With the new trunk services in place and Shorts 360s joining the fleet, replacing the Shorts 330s and many of the DHC-6s, consolidation and profitability now became the focus. The airline broke-even and then became profitable as frequencies on existing routes were increased. By 1988 profits had increased to Â£808,000.
It was also 1988 that would see the introduction of Loganair's first jets. The airline bid for the Glasgow and Edinburgh to London Gatwick routes and in preparation leased a pair of new British Aerospace 146-200s for the routes. Alas the services were won by Air UK instead but the BAE-146s joined the fleet. The first G-OLCA arrived in July 1987 and the second, G-OLCB, in May 1989 after a lease to American Airlines.
Another new type to join the fleet was the BAE ATP with the first pair on line by the end of 1989. Loganair didn't have it all its own way however as competition with British Airways resulted in the closure of the Glasgow - Manchester service in March 1990. Somewhat ironically this led to British Airways leasing the aircraft it had been competing against from Loganair to increase frequencies on the route. This happened to be the first BAE 146 G-OLCA. The aircraft subsequently led a rather nomadic existence on short leases to NORTJet and Air Sur before being returned to BAE in November 1991.
Loganair was still profitable in 1990 to the tune of Â£500,000 pre-tax but the economic recession following the First Gulf War couldn't fail to have an impact. Losses were posted for the next two years just as new Jetstream 31s and Jetstream 41s joined he fleet. New services were inaugurated to Southampton from both Glasgow and Edinburgh in late 1991 plus a Manchester - Inverness route.
This was the high watermark of the airline's expansion and the 90s would see a very different Loganair survive. The airline cut jobs and returned the second BAE 146 to its lessor. The Airlines of britain group was restructured and the drastic decision was made to take all of Loganair's non-Highlands and Islands routes and transfer them, along with 11 aircraft, to the new Manx Airlines Europe subsidiary of Manx Airlines. This included all the BAE ATPs, Jetstream 31s and Jetstream 41s.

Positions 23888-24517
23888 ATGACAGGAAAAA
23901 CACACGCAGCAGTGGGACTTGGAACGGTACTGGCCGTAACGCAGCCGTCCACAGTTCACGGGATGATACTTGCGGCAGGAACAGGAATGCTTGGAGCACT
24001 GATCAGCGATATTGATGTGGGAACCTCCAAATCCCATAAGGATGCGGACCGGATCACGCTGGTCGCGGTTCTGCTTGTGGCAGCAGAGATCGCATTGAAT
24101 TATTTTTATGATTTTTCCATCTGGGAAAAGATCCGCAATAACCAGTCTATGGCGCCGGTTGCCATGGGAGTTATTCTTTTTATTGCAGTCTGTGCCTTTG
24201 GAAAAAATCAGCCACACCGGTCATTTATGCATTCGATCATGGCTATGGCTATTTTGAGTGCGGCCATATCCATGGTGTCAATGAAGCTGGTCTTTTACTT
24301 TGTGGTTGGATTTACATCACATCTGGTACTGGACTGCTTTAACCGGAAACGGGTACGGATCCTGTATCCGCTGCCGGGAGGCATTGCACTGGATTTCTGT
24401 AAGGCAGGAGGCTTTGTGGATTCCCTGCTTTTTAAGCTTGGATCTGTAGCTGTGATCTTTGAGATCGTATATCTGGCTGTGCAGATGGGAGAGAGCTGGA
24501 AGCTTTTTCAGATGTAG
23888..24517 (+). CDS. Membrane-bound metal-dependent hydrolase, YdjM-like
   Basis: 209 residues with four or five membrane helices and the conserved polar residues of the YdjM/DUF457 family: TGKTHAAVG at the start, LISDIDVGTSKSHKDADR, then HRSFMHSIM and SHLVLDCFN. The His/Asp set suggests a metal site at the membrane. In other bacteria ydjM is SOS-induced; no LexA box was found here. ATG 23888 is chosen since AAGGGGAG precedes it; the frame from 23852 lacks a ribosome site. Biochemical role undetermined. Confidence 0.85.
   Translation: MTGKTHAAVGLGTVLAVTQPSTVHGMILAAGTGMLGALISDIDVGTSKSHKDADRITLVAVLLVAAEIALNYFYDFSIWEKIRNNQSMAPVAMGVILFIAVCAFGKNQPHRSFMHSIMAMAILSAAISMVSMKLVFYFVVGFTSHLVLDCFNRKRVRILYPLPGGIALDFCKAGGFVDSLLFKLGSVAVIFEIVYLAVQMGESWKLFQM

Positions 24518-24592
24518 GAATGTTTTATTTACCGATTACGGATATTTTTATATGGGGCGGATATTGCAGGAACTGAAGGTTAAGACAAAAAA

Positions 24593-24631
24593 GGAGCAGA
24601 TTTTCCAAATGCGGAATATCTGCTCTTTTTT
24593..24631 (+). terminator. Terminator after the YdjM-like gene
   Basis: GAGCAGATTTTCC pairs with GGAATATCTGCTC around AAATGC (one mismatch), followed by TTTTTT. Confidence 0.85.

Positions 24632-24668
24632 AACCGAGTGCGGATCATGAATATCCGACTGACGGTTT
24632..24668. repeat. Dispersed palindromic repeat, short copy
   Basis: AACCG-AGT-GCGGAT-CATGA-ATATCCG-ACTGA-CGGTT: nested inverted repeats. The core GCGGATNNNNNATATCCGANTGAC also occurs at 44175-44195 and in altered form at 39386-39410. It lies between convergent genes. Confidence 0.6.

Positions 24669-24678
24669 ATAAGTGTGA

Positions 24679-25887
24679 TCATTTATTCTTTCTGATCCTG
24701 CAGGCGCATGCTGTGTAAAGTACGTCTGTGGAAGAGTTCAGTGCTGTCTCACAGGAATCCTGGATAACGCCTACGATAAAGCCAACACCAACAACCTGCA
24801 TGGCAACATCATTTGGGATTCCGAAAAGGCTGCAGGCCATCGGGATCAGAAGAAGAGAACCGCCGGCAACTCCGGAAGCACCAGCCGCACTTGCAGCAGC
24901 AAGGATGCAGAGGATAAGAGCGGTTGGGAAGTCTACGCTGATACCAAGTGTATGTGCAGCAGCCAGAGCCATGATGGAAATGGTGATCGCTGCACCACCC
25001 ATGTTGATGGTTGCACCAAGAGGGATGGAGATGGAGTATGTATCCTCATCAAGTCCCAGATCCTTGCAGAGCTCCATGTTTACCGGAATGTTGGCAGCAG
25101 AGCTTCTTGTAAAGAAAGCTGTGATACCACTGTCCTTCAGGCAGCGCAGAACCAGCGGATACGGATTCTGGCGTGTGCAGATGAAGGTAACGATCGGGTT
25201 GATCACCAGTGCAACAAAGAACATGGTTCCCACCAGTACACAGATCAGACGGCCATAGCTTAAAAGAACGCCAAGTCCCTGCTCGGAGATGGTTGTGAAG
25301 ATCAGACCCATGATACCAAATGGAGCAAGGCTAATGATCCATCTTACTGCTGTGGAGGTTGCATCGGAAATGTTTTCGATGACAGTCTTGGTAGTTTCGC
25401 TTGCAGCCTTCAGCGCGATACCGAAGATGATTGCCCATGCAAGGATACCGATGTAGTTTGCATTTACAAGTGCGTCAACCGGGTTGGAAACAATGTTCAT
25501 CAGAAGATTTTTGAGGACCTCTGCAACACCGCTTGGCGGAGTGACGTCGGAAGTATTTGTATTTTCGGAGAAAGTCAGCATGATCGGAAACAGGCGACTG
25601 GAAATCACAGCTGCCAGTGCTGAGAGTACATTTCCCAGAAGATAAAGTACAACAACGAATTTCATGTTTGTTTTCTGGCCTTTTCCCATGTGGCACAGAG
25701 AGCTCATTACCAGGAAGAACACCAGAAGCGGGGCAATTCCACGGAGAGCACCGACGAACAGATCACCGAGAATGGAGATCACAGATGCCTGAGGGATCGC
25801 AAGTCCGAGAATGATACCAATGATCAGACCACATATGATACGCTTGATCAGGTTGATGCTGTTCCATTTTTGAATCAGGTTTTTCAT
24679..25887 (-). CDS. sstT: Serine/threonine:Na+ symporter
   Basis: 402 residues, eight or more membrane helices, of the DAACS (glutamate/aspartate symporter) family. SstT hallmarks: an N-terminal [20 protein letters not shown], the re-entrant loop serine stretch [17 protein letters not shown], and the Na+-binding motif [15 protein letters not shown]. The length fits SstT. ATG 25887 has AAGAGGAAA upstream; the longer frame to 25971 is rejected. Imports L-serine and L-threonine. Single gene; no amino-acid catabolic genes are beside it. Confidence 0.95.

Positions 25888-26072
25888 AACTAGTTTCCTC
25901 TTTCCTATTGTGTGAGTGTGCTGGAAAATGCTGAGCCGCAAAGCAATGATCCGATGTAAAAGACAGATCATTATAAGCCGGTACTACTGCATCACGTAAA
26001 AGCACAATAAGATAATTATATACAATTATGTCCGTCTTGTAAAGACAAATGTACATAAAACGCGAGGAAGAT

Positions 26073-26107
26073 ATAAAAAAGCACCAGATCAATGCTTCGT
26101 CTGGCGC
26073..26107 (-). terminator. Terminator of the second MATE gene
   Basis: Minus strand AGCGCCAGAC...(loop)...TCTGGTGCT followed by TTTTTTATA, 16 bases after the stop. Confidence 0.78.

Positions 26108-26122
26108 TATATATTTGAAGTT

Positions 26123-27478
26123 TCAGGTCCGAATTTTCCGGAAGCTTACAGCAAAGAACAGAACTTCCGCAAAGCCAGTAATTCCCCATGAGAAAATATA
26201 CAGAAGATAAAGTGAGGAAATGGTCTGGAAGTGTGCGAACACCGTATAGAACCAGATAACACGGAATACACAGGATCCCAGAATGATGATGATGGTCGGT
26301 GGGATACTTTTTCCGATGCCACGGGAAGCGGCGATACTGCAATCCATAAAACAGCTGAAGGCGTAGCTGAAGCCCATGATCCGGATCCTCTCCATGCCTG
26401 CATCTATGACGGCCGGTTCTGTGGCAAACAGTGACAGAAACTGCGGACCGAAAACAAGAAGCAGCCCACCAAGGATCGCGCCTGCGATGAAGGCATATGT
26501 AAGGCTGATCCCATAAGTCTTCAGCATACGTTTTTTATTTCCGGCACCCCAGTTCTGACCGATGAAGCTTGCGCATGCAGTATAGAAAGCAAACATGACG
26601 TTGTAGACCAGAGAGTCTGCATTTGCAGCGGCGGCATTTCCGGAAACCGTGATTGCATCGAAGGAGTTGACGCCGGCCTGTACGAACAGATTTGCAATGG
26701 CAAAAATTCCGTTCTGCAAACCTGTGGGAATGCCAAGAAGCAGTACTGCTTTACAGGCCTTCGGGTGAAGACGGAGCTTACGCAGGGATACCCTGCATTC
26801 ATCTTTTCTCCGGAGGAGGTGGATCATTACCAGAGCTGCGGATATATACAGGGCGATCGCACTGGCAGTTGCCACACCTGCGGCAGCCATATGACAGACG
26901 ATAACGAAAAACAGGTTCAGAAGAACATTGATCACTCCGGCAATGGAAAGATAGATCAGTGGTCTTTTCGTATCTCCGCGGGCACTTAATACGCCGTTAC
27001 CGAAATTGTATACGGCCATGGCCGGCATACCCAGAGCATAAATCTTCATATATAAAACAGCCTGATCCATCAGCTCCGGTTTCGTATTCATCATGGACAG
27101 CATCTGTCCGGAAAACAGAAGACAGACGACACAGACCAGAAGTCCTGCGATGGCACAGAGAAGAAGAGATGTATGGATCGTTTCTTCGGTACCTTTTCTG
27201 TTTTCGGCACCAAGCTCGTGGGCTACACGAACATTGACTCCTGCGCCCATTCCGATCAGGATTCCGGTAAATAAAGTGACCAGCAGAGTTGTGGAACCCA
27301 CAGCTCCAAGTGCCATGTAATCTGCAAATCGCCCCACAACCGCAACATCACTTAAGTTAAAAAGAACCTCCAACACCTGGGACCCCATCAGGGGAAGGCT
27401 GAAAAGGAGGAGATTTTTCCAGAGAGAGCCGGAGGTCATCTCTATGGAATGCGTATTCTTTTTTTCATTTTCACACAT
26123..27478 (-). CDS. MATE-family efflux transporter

All that was left at Loganair were Shorts 360s, BN Islanders and DHC-6 Twin Otters. Then in 1994 Loganair lost its outward identity when it became a franchise carrier for BA as part of the British Airways Express network. Thankfully a management buyout in 1997 secured the airline's future, although initially as part of the deal this included the further ignominy of losing the Shorts 360s and most of its remaining trunk routes. Following the buyout the fleet included only 5 BN Islanders and a single Twin Otter.
Fortunately by hanging on Loganair has been able to eventually reclaim, and even surpass, its former glory by taking over and making sustainable the routes of competitors and fallen franchise partners. It is a very different airline today to that which broke out of Scotland to form a Manchester hub in the 1980s but it is still 'Scotland's Airline'.
I'm Richard Stretton: a fan of classic airliners and airlines who enjoys exploring their history through my collection of die-cast airliners. If you enjoy the site please donate whatever you can to help keep it running: